Three weeks ago, I began the series about what would happen if I ran the city, or the county, or the state. As with most city things, it's taken a long while to follow through with a second effort, but, what the heck, at least from me, you see a second effort. Today, I address the curious pastime of "midnight baseball."
Do you remember the hoopla over that benighted idea of Mike White's, the midnight basketball program? That's the program that was designed to keep the young people ages 18-25 off the streets at night, but which also had the effect of keeping them off the streets at 5 and 6 in the morning, when other people were getting up and going to jobs, or getting out looking for jobs. Well, the enterprising yoot (youth) of our neighborhood have done Mike one better with the concept of midnight baseball, and it seems to be picking up in popularity, from all I can see.
It's an interesting concept. The yoot merely roam the streets with baseball bats, looking aggressive, wearing their game faces, and see what all happens. I guess they're looking for some sort of pickup game, or something, and I don't recognize them as being from our neighborhood, so they must be the visiting team. What I can't figure out is what these enterprising yoot are going to do once they find a game, because none of them ever has a ball or a mitt, but maybe their other equipment is lurking somewhere in those baggy pants.
Anyway, if I ran the city, I would make sure these yoot had their balls or mitts in plain sight when they were cruising looking for a midnight baseball game. If these accoutrements weren't in plain sight, I would instruct my police to stop them and make sure their collective pants were loaded with enough equipment to last 9 innings and field a full two teams--police are always great for supporting yoot sports events. Even if they did have their game balls on display, sort of like they do their boxer shorts, I would have the police stop them and find out when and where the game was, so we could all come out of our houses again and begin walking our dogs again over to the midnight baseball field, where we would watch our yoot do something intrinsically American and sportsmanlike and constructive, and root, root, root for the home team, our own little home boys. I still don't know how they're going to round the bases without getting all tangled up in those pants, and most of their hats are too big to make it with them all the way down the first base line, but maybe they know something about wearing these new clothes that I don't.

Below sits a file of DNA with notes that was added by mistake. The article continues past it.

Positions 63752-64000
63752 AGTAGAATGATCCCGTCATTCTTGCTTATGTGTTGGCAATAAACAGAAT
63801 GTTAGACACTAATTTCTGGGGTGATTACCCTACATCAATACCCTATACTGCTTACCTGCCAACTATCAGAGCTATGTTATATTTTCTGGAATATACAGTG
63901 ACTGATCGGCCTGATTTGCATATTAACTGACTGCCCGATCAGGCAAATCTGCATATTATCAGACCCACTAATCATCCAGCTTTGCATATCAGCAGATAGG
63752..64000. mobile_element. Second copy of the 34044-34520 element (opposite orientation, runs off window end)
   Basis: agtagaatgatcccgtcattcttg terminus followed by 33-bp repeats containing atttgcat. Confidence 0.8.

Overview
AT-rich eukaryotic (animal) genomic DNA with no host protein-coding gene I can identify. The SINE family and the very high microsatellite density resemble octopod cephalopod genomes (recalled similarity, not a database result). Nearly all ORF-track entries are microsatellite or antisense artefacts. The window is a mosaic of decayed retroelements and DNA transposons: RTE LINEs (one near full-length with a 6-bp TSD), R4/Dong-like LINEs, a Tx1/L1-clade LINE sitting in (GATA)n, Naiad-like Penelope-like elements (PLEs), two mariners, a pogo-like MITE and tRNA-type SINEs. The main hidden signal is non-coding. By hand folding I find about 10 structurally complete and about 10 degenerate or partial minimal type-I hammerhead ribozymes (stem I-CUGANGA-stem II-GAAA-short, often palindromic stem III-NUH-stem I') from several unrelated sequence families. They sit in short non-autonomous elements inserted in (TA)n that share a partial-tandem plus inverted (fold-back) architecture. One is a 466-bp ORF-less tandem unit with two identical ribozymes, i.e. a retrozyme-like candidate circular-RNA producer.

We had about 80 yoot up the street here on Denison near Fulton last night and early this morning, and we really as a community have to get over to them and give them some special coaching. They're confused. They don't know the difference between midnight baseball and midnight track. Some of them must have thought they were at a track meet, because I heard their starter guns go off a good many times, and there must have been some false starts, because some of the reports of the starter pistols were really close together. The police coaches from the Second District came over to make sure they didn't have so many false starts, but then the police coaches left and the false starts cranked up again soon after. Perhaps they're uncoachable. I can't really say too much more, because none of the kids were from around here, and I don't know them. Also, they need to learn how to stay in their lanes, and how to point the starter pistols in the air and not at each other.
Another thing--I wonder where their parents were, and whether the kids weren't so tired they couldn't get up for church this morning. And where are all the priests and ministers and social workers when you need them? Seems like they preach and evangelize and prescribe but then go home at 5 every day and get a paycheck, too, while the yoot just seem to run around without direction, all confused, and we have to use the public dollar to get the police coaches to intervene. The clergy and the social workers should have been out helping clear the streets last night, so that the wayward yoot could get to church today.
So, if I ran the governments, my social workers would live in the middle of the people they ministered to, so they could take care of minor confusions 24 hours a day, my police-coaches would be instructed to stop and check confused yoot to make sure they had all the proper sports equipment for the big pickup game and to find out the ever-changing game schedule, and I would gradually change the midnight baseball and midnight basketball and nocturnal track schedules to make sure everybody would be able to get a good night's rest and get up bright-eyed and bushy-tailed for work at 5 AM the next day, except on Saturday, when I would make sure they could make it to sunrise services.
I would do this all up close and personal, and I'd get to know each and every one of them. They are part of our community, they are a big part of our future, and we must become a big part of theirs--24 hours a day. This is no longer a situation where everybody goes home at 5 and considers the job done. Somebody has to be there in the neighborhoods to set the example, perpetually. That's what a healthy community's all about--integration of all levels, not separation by economic class.